Since Rob Mazurek had jumped headlong into electro-acoustic jazz and generally positioning himself on the fringes of both jazz and rock, he’s rarely looked back at the straight post-bop of his early career, at least not so with the same approach. Instead, this Chicago-based cornet player opens up a new project or ensemble that represents a new nuance in his forward-thinking concept. The Chicago Underground, Tigersmilk, Sound Is, Starlicker, and the Exploding Star Orchestra are just a partial list of some acclaimed ensembles he’s started. The latest nuance is his Pulsar Quartet, and joining Mazurek are ellow jazz frontiers(wo)men pianist Angelica Sanchez (Wadada Leo Smith), bass guitarist Matthew Lux (Iron & Wine) and drummer John Herndon (Tortoise). Stellar Pulsations is their maiden release.
Save for Lux’s bass, this is all acoustic and it’s less abstract as Starlicker, but don’t think for a moment that Mazurek is retreating back into strict tradition, because that isn’t in his nature to do so. Even throughout his most avantist projects, he’s maintained — even further developed — a keen ear for melody, playing in a direct, sensitive and minimal way that when you strip out all the electronics, abstractions and layers of sonic textures, are found at the core of all his music. Those are the qualities laid to bare on Stellar Pulsations.
The Lux/Herndon rhythm section is a powerful one, as Herndon is churning relentlessly on most songs and Lux exploits the harmonic range of an electric bass. But more often than not, it’s hard not to notice first the interaction between Mazurek and Sanchez. They’re trading off playing the thematic lines on tracks like “Magic Saturn” and “Primitive Jupiter,” and even where Sanchez is locked tightly into a rhythmic pattern with Herndon on “Spiral Mercury,” she’s simultaneously negotiating with Mazurek.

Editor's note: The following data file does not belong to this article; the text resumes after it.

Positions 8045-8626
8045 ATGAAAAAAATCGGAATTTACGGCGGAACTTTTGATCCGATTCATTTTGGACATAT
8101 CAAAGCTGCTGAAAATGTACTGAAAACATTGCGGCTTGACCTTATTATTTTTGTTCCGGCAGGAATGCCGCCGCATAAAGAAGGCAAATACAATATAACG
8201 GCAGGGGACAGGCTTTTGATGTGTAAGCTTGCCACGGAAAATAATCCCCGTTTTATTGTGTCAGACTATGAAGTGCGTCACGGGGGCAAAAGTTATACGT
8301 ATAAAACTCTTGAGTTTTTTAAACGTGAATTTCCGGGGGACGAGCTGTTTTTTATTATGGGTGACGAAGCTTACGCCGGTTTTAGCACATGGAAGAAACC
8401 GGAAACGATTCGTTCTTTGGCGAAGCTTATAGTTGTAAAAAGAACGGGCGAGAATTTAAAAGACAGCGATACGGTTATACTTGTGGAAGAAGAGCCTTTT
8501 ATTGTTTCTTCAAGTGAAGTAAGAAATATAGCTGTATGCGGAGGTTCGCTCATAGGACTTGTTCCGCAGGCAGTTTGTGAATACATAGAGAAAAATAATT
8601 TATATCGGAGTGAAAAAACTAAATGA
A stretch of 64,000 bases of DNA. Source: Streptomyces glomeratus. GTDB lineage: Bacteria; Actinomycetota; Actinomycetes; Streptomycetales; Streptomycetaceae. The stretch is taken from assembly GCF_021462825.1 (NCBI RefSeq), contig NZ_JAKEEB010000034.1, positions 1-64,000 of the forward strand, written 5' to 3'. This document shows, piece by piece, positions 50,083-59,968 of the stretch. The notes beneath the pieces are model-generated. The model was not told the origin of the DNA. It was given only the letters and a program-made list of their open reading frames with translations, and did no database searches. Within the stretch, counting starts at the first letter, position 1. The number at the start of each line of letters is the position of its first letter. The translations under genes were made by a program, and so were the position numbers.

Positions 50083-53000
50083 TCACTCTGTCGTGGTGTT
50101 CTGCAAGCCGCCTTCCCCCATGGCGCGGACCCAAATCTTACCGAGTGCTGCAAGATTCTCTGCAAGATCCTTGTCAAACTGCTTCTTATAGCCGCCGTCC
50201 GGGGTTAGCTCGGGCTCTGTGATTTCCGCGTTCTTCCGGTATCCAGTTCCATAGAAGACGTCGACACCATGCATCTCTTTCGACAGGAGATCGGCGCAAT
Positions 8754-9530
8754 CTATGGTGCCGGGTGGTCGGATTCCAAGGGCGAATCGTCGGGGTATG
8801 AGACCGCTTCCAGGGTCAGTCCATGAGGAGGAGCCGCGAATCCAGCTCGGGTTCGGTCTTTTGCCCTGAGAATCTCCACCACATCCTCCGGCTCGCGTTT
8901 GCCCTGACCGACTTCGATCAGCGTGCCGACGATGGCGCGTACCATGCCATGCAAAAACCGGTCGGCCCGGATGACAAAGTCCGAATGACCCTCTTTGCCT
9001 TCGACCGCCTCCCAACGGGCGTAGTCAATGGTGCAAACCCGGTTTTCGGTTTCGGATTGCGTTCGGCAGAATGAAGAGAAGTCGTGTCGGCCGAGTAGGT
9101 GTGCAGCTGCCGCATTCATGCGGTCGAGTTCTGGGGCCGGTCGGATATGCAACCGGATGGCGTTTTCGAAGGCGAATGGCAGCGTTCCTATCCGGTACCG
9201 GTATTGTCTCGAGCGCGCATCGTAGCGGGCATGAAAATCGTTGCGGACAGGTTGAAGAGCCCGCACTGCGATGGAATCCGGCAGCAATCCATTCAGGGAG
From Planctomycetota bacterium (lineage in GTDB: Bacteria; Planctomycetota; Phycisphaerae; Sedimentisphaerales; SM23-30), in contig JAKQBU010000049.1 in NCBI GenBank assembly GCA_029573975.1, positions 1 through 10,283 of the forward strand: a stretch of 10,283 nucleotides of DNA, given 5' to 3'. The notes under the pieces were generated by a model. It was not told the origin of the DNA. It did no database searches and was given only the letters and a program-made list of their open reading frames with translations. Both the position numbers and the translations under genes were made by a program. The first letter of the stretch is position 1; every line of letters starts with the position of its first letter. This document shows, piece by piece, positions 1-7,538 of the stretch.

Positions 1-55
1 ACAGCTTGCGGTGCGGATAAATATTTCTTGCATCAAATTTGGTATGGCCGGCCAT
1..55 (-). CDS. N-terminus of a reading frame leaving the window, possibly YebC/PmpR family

Mazurek inserts his first-hand understanding of Brazilian rhythms and patterns on a couple of tunes: “Primitive Jupiter” is underpinned by a propulsive samba, and “Spanish Venus” makes use of a soft bossa nova that’s mated to Lux’s circular bass line, as the “Spanish” part of the song is presumed to be borne out on Mazurek’s fragile expressions from his muted horn that evoke Miles’ own on Sketches of Spain.
“Spiritual Mars” is the bombastic cut of the album, beginning with an exploding chord from Sanchez and remaining unsettled with its free-jazz leanings on through the end. It’s never atonal or aimless, though. The last two tracks employ chord patterns that are open-ended, exploratory, but still within the post-bop realm “Twister Uranus,” is driven by Herndon’s boiling rhythms and Sanchez briefly crossing over into Cecil Taylor territory a few times. “Folk Song Neptune” ends the album as a soft, modal ballad given acute impressions by Mazurek’s muted cornet.
Rob Mazurek’s new Pulsar Quartet leaves little doubt that Mazurek continues to restlessly search for and venture into interesting underexplored patches of jazz, no matter how precise that patch might be. Stellar Pulsations is a promising start for his latest new pursuit.
Stellar Pulsations was released August 28 by Delmark Records.
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